Well it turns out that most people's day to day costs WILL in fact be lower (phew), but that premiums themselves are likely to go up slightly. How can this be so?
According to CBO, average premiums in the individual market would increase 10 to 13 percent because of provisions in the Senate health care bill, but, crucially, most people (about 57 percent) would actually find themselves paying significantly less money for insurance, thanks to federal subsidies for low- and middle-class consumers, than they would under current law.Furthermore:
Separately, for those who have high-end employer-provided insurance, CBO finds that a new excise tax on high-end policies will have disparate effects on premiums. Those who keep their "cadillac" insurance would end up paying higher premiums than they do today, and those who choose instead to choose less luxurious policies would pay lower premiums.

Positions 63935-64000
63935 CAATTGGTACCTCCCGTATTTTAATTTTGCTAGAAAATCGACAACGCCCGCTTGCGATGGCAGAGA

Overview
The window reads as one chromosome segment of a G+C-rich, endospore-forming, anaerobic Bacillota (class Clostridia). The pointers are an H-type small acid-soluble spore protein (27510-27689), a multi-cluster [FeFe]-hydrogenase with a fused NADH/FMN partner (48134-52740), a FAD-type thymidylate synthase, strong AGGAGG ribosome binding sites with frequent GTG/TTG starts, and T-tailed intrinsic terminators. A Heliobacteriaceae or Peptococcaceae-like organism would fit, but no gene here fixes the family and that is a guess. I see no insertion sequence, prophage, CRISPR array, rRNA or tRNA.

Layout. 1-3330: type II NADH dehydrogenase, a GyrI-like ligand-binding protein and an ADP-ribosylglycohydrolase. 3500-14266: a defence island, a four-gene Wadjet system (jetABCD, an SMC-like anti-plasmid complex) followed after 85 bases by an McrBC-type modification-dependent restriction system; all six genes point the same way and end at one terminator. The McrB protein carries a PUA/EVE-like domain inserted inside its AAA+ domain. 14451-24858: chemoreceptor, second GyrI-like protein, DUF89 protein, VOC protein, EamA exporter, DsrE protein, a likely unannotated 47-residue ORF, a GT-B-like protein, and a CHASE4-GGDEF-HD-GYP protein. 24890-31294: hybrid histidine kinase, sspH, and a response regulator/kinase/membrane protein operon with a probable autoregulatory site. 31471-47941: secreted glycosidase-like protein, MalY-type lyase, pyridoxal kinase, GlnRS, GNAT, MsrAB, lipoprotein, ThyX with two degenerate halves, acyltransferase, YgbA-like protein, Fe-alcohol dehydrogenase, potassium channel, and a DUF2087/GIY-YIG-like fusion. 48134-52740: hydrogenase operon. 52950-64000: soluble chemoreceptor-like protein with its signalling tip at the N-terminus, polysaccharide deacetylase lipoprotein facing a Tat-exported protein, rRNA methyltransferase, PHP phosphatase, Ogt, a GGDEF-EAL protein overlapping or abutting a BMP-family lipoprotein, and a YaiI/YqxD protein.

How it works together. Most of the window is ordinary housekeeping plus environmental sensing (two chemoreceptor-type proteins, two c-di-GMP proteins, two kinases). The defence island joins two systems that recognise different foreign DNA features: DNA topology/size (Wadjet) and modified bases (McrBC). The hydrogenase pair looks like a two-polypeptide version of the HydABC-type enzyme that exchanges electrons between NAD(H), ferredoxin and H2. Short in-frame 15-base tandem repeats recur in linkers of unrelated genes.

"[P]eople who remained in high-premium plans would pay higher premiums under the excise tax than under current law, and people who shifted to lower-premium plans would pay lower premiums under the excise tax than under current law," the report reads.
But CBO also finds that on average, people who have plans susceptible to the 40-percent tax will ultimately be paying less in premiums than they would without health care reform: "On net, CBO and JCT estimate that the excise tax and the resulting behavioral changes...would reduce average premiums among the 19 percent of policies affected by the tax by about 9 percent to 12 percent in 2016."
Senator Evan Bayh, who had requested the CBO report in the first place out of concern that healthcare costs might go up under the proposed Senate legislation, was encouraged by the findings:
This report alleviates a major concern that has been raised--that insurance costs will go up across the board as a result of this legislation.
"This study indicates that for most Americans, the bill will have a modestly positive impact on their premium costs. For the remainder, more will see their costs go down than up. Hopefully, we can continue to focus the Senate debate on additional ways to make health insurance even more affordable for all Americans."